Average young person’s MP3 player is 50% illegal

14% of the average CD collection had been ripped or burnt
14% of the average CD collection had been ripped or burnt

According to the largest academic survey of young people's music habits ever conducted, MP3 players belonging to teenagers and students contain an average of 1770 tracks - half of which have not been paid for.

The results also showed that 63% of the 14-24 year old respondents use peer-to-peer file-sharing networks to download music while 42% upload their own.

It's not all doom and gloom for music sales, though - 80% of illegal downloaders would be willing to pay for an unlimited legal service and 60% would still buy CDs. In fact, only 3% do not own any CDs… although 14% of the average CD collection had been ripped or burnt, ahem.

Other points of interest show 60% of music budget is spent on live rather than recorded music (mostly gigs and merchandise), young people believe songwriters, musicians and performers should be the beneficiaries of a proposed music license and more than a third of people who play a musical instrument have uploaded their own recordings to a social network. It's quite surprising to see that a small number who do not play any musical instruments still manage to upload their own recorded music - vocal harmony groups perhaps?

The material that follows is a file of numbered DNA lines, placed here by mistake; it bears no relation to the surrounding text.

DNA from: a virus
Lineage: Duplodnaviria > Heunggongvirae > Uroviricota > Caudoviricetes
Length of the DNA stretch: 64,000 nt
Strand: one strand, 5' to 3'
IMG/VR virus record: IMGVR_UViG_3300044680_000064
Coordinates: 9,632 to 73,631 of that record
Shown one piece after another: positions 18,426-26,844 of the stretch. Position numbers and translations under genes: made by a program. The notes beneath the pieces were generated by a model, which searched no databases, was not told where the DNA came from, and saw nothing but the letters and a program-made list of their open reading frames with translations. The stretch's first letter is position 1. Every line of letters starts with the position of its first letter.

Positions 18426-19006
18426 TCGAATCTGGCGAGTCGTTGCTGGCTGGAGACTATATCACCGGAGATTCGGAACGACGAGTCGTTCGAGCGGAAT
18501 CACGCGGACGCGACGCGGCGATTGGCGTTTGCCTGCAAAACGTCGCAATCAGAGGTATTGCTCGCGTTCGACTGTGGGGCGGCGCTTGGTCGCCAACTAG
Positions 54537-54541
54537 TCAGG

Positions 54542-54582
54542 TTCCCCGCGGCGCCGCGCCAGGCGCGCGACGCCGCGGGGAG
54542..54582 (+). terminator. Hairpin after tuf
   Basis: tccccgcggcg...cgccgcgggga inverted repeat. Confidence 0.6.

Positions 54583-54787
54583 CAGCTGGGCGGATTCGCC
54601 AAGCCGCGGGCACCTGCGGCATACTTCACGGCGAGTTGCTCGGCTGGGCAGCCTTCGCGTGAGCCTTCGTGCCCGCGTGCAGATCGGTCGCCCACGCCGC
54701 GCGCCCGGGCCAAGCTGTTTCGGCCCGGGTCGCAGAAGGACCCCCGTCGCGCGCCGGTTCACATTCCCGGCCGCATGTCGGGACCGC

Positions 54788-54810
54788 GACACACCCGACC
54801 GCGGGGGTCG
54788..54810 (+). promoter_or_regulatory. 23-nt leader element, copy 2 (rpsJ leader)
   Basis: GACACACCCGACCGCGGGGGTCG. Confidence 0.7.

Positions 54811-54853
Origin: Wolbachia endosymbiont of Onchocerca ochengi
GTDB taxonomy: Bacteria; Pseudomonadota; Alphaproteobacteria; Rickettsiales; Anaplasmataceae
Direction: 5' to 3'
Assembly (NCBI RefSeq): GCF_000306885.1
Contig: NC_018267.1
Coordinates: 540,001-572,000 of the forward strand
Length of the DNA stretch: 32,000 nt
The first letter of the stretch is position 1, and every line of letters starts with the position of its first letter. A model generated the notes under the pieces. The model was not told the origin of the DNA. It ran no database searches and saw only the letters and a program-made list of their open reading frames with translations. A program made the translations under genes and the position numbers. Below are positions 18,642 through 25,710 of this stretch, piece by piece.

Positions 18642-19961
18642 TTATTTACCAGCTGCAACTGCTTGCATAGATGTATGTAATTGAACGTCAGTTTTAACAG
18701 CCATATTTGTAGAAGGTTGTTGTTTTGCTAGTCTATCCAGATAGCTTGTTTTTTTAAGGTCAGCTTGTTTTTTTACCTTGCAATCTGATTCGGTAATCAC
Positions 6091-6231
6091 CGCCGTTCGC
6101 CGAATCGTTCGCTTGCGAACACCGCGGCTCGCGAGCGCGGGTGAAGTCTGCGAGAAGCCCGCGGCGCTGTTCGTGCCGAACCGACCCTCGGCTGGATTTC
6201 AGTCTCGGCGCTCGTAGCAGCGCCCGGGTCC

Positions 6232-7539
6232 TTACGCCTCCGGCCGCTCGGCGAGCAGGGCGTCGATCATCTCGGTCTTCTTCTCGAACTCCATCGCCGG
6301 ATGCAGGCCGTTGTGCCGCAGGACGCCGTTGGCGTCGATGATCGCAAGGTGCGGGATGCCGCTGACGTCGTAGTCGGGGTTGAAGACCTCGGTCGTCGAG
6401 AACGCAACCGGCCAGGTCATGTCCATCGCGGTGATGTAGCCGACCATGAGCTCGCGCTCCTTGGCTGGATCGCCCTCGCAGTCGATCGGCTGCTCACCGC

The Music Experience And Behaviour In Young People survey was conducted by British Music Rights (BMR). You can download the full 41-page report here.

Tom Porter worked on MusicRadar from its mid-2007 launch date to 2011, covering a range of music and music making topics, across features, gear news, reviews, interviews and more. A regular NAMM-goer back in the day, Tom now resides permanently in Los Angeles, where he's doing rather well at the Internet Movie Database (IMDB).